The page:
Imperial Valley College Faculty Websites

You are here:Instructors»David Sheppard»CDEV 122»asking why
Thursday, 13 September 2012 11:36

asking why

Written by David Sheppard
Rate this item
(0 votes)

Children’s math knowledge is a strong predictor of later learning.

Science and math interactions teach children new words in meaningful ways—Improve communication and math skills

Play helps children develop math and science abilities, as well as investigative and problem solving abilities

Nature play also develops children’s curiosity, learning , self-expression, and focus

Asking WHY??? Young children often ask the question “why”?—They are naturally curious about their world and want to learn about the world around them--   So we want to encourage their questions and give them an engaged answer that allows the child to discover the answer  ( It is ok to say that you are not sure—that can create a learning experience for both of you)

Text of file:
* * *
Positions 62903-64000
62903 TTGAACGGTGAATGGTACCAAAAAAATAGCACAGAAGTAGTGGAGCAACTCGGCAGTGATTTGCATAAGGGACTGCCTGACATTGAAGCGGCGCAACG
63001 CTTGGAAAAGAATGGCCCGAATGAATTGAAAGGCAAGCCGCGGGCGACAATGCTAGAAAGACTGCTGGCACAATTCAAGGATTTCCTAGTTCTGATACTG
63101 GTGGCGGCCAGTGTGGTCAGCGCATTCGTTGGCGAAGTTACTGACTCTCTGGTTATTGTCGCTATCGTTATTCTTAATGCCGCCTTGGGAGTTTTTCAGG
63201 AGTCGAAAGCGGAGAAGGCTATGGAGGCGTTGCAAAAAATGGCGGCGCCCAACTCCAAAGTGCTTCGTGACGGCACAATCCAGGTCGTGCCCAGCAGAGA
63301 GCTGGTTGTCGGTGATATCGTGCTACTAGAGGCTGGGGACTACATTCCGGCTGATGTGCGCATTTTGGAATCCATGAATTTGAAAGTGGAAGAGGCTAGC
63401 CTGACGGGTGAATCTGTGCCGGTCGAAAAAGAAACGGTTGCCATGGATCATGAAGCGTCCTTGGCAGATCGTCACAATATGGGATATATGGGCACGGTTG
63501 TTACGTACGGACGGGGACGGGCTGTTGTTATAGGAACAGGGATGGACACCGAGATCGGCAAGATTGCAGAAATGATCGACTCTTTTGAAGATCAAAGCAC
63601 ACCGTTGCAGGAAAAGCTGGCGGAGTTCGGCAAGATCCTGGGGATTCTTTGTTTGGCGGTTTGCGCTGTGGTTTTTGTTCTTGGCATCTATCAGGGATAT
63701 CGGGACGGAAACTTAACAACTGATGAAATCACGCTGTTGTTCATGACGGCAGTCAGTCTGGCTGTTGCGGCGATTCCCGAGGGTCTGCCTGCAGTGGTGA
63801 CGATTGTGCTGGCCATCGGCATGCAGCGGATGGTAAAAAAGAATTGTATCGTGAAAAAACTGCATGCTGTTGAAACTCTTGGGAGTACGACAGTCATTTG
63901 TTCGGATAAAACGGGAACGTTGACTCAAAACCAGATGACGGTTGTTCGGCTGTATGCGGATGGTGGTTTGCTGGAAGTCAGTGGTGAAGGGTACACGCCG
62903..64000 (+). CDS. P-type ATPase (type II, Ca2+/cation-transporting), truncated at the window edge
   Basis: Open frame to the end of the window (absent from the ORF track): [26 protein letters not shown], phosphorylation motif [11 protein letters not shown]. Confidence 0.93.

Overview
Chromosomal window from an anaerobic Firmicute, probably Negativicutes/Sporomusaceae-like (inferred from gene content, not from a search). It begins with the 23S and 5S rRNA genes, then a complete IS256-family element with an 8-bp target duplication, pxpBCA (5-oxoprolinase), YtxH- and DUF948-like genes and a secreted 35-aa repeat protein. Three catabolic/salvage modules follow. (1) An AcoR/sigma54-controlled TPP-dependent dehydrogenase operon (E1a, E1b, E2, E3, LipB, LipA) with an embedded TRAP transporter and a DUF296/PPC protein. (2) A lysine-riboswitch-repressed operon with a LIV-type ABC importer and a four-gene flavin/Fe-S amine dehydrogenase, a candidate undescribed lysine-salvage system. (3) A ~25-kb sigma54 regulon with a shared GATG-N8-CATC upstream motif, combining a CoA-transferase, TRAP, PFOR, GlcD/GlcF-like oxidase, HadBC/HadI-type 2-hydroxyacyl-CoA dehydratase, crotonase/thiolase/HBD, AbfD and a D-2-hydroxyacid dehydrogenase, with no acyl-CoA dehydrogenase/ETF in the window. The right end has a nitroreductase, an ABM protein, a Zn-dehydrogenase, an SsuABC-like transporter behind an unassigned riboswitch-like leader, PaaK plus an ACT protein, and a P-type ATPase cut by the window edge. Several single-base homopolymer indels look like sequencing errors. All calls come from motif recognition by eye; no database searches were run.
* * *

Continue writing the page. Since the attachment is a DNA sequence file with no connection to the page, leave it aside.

Also want to ask the child questions—Infant: toy with various sounds and feature—“I wonder what will happen next”?

On a walk with a toddler- ask questions about what they see : is the leaf on the ground different than the leaf on the tree”?

Preschool—suggest ways to look for answers—I wonder about the stars at night too—Let’s find out—( then use nature books, observe the night sky, look for patterns in the sky. )

Use the language of science and math with children Infants—big, small toy car, big red ball

Toddler “ in 5 minutes it will be time for bed

Size words like over, under, above, on  “ Let’s put the shirt over your head”

Preschool- ask question with numbers – Are we second or third in line?”